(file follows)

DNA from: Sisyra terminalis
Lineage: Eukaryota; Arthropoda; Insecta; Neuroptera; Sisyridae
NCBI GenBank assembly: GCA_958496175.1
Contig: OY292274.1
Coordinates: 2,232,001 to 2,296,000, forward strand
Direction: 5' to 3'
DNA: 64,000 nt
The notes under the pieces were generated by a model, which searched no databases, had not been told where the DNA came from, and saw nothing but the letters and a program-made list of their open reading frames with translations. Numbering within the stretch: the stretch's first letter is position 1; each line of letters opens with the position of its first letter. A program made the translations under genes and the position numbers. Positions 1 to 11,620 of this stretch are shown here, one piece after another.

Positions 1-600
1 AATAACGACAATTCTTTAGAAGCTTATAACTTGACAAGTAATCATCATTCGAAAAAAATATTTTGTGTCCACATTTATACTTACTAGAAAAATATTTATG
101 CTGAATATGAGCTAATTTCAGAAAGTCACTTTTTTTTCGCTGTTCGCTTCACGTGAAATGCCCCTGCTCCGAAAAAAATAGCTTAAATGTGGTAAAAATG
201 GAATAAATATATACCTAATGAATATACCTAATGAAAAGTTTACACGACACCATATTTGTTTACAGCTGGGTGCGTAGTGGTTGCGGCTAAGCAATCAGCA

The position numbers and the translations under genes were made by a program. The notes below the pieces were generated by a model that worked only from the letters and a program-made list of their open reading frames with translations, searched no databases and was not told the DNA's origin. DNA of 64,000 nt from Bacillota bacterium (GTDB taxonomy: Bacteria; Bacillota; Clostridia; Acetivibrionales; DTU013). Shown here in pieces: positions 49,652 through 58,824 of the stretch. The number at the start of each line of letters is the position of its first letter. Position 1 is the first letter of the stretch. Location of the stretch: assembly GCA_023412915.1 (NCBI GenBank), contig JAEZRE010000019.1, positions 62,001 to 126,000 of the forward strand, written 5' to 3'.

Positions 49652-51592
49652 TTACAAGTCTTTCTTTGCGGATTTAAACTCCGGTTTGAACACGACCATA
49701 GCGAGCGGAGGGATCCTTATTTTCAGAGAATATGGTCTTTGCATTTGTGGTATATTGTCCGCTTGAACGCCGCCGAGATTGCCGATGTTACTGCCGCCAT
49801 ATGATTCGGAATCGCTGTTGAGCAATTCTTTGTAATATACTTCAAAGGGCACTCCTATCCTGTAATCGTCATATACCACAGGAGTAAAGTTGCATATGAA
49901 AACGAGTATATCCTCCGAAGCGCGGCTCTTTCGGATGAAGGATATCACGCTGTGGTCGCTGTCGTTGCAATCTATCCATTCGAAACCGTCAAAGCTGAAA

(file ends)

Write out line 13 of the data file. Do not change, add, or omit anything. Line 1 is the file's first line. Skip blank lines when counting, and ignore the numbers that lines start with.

The position numbers and the translations under genes were made by a program. The notes below the pieces were generated by a model that worked only from the letters and a program-made list of their open reading frames with translations, searched no databases and was not told the DNA's origin. DNA of 64,000 nt from Bacillota bacterium (GTDB taxonomy: Bacteria; Bacillota; Clostridia; Acetivibrionales; DTU013). Shown here in pieces: positions 49,652 through 58,824 of the stretch. The number at the start of each line of letters is the position of its first letter. Position 1 is the first letter of the stretch. Location of the stretch: assembly GCA_023412915.1 (NCBI GenBank), contig JAEZRE010000019.1, positions 62,001 to 126,000 of the forward strand, written 5' to 3'.